Whenever I write about personal-finance programs, there’s always a large contingent of GRS readers who chime in to say they prefer the do-it-yourself method. Rather than go with pre-packaged money-management software like Quicken or Mint, they prefer to track their accounts with a home-brewed spreadsheet. (In fact, my wife is one of these folks, too.)

I’ve shared a variety of personal-finance spreadsheets in the past. Some of my favorites are produced by Jon Wittwer of Vertex42.com, a website that specializes in Excel templates, calendars, calculators, and spreadsheets. The Vertex42 debt snowball calculator, for example, is an outstanding tool for those who are working to pay off their debt. I’ve been singing the praises of this spreadsheet for almost two years now.

Wittwer dropped a line the other day to let me know he’s just released another spreadsheet on Vertex42 that might be of interest to Get Rich Slowly readers. Here’s how he describes his free money-management template:

Are you looking for free money-management software? It has long been my goal to create a simple, macro-free, money management spreadsheet that provides the same functionality as basic budgeting and money-management software. A simple spreadsheet will never do everything that dedicated software can do, but the new Vertex42 Money Management Template comes amazingly close.

Vertex42 Money Management Spreadsheet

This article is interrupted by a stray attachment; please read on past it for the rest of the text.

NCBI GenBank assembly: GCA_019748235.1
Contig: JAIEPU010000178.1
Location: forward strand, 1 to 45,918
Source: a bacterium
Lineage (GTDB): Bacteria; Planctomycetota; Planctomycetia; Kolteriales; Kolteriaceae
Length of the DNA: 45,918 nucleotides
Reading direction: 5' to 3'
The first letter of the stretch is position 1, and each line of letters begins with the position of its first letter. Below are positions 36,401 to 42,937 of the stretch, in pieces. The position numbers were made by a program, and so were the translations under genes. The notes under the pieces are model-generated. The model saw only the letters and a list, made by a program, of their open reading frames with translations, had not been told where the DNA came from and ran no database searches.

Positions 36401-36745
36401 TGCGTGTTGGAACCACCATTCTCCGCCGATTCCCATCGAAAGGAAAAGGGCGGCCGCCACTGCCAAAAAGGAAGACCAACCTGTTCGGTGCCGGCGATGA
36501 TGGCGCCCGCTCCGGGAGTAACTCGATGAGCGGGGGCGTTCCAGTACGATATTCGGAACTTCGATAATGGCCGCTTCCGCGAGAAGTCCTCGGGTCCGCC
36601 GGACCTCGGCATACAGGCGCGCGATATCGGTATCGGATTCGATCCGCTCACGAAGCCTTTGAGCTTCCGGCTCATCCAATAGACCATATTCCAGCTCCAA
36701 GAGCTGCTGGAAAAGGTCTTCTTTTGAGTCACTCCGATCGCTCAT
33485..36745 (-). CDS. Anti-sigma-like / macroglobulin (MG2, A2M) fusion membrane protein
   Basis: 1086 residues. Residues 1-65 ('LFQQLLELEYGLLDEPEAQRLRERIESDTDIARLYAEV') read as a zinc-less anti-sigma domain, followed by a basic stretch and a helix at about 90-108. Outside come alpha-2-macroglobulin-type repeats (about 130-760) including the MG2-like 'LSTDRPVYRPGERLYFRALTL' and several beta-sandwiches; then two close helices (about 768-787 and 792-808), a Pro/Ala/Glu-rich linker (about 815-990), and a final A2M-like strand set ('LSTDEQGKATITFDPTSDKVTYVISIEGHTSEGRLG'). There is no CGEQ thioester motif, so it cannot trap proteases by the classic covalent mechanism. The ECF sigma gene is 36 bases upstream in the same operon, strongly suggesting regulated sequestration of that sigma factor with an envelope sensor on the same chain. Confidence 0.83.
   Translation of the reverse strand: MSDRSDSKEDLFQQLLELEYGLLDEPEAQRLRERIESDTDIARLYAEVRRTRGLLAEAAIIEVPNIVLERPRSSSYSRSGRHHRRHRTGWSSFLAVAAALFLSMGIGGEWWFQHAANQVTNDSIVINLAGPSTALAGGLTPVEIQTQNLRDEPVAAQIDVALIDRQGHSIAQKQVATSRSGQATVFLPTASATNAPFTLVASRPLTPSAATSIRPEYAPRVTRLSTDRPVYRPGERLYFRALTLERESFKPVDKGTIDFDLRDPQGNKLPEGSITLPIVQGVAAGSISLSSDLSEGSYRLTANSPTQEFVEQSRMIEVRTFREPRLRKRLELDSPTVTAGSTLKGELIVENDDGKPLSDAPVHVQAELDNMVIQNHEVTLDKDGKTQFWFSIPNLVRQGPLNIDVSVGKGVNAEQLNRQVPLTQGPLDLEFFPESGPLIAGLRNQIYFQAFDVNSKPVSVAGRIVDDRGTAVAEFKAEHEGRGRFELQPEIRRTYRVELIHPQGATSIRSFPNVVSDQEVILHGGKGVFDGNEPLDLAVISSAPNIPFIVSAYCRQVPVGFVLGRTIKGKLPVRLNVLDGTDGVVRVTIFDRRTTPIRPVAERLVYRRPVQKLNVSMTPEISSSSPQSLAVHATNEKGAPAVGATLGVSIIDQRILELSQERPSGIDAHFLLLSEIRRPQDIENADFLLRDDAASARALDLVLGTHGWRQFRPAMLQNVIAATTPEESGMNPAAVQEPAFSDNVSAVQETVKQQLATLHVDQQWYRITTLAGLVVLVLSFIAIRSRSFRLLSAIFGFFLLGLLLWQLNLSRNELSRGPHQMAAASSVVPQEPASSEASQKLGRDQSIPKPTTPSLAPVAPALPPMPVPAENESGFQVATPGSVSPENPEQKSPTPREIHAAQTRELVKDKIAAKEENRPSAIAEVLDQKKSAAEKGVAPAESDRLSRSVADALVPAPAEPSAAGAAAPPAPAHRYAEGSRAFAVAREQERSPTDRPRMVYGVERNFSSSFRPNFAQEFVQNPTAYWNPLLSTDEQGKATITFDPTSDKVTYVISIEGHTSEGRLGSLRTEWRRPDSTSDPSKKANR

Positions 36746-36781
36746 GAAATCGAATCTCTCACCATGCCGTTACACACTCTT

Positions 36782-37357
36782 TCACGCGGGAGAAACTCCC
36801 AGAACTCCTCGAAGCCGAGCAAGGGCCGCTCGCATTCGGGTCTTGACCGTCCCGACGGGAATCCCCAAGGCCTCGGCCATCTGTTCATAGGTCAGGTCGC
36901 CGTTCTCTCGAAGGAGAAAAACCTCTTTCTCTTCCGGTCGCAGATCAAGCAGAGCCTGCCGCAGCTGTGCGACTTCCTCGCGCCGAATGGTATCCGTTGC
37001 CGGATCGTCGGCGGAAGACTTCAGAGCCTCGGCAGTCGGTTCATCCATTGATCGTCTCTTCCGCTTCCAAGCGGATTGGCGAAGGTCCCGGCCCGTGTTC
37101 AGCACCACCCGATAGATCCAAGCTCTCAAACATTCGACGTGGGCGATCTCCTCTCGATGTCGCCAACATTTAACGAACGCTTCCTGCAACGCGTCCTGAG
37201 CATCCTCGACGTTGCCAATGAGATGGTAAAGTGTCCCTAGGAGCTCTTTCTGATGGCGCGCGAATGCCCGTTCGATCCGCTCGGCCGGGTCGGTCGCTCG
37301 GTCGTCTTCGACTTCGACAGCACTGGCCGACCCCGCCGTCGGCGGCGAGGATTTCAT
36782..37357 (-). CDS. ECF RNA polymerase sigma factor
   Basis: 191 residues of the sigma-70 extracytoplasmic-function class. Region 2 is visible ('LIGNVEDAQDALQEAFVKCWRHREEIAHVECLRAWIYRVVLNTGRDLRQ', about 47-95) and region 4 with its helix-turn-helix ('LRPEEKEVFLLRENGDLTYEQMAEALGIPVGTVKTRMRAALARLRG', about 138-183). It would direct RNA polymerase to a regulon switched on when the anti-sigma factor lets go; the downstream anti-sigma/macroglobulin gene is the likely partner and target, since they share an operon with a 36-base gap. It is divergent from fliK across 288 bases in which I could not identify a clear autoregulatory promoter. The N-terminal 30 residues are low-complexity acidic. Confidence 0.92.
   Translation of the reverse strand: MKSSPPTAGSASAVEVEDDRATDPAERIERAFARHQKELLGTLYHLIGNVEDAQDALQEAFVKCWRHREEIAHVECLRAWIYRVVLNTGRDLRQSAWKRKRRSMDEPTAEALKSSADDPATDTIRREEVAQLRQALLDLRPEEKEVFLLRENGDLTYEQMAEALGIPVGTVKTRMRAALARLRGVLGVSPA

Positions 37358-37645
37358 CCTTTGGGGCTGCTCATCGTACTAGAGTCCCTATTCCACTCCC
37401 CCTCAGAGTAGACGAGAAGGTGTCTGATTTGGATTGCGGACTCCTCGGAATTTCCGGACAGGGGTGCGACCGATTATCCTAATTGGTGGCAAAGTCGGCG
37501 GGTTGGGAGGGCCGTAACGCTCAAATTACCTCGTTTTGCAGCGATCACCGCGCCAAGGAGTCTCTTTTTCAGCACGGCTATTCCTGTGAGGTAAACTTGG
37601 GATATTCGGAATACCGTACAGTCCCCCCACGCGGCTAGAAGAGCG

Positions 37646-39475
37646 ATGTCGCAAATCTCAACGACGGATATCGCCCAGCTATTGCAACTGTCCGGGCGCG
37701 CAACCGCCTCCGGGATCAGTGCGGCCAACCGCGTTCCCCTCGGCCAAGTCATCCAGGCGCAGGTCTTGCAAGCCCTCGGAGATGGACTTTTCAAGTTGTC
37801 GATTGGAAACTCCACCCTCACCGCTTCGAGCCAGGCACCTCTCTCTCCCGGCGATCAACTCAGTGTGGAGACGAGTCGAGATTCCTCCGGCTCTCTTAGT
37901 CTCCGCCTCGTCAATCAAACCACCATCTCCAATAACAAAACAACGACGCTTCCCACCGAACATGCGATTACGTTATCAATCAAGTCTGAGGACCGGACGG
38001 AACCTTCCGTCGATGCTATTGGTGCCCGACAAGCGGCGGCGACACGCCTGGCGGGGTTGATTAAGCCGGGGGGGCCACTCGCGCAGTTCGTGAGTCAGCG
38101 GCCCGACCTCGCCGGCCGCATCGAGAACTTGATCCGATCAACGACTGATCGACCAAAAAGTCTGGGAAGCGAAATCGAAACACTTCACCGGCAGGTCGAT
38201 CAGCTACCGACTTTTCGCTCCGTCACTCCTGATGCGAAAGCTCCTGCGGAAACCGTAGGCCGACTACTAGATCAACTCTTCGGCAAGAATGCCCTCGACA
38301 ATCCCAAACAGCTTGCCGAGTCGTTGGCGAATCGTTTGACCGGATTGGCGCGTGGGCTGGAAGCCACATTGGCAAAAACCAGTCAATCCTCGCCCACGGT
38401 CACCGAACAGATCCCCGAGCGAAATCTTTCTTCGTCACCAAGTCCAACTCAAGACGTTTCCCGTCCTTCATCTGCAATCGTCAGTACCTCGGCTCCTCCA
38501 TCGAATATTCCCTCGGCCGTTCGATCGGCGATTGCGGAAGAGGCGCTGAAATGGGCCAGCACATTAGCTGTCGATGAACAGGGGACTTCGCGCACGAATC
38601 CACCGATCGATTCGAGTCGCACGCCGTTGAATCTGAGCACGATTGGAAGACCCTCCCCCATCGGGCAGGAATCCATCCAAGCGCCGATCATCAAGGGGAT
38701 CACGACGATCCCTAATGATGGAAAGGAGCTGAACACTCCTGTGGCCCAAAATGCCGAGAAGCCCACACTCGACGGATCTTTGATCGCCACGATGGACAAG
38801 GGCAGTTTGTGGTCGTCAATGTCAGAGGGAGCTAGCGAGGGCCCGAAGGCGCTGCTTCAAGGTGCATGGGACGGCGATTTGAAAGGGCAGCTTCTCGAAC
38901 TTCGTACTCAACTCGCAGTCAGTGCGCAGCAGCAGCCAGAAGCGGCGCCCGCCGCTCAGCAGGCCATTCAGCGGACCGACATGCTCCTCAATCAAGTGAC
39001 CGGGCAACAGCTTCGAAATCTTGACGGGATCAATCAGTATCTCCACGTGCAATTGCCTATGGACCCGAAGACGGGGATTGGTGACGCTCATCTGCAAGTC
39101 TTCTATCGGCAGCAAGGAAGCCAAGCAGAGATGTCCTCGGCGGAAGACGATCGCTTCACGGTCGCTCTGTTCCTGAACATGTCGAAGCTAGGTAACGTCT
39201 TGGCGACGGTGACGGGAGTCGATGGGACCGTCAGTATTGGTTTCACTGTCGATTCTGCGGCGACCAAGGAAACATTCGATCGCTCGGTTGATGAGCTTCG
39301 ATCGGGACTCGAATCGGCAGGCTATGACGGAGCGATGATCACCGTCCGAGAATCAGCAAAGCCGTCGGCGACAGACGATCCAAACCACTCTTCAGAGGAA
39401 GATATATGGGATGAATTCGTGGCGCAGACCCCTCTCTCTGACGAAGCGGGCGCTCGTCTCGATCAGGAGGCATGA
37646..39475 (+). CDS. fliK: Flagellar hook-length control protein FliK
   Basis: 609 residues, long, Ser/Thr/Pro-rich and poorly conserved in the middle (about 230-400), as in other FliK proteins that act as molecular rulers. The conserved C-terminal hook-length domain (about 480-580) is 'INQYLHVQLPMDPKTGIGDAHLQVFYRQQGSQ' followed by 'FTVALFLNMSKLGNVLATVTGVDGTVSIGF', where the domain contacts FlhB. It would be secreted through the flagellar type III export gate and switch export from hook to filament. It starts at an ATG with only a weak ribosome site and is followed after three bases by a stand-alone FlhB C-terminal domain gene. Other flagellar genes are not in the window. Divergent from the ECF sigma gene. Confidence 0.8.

This money-management spreadsheet includes five worksheets:

  • A help worksheet that includes instructions for using the templates, including info on how to customize categories. These instructions are an awesome addition.
  • A budget worksheet where you can specify how much you hope to earn and spend in a variety of categories.
  • A transactions worksheet on which you record your day-to-day purchases.
  • A monthly budget report worksheet where you can analyze your finances for any given month.
  • A categories worksheet that lets you track income and expenses for the items you want. (For example, I’d need to add a “comic book” category if I were using this spreadsheet.)

Wittwer notes that using a spreadsheet for money management isn’t as foolproof as using pre-packaged software. As you tinker with the formulas (which you’re free to do), and as you enter data, you’re likely to accidentally introduce errors. So, be sure to double-check your work. (If you’re a spreadsheet whiz, you’re probably already used to watching for mistakes.)

The web page for this spreadsheet has some tips on how to use the template effectively, including instructions on how to customize the budget categories and how to record transactions. If you download this and use it, please be sure to submit your feedback — both good and ill — to Wittwer. This will help him improve the money-management template for future users!

This article is about Budgeting, DIY, Money Hacks, Tools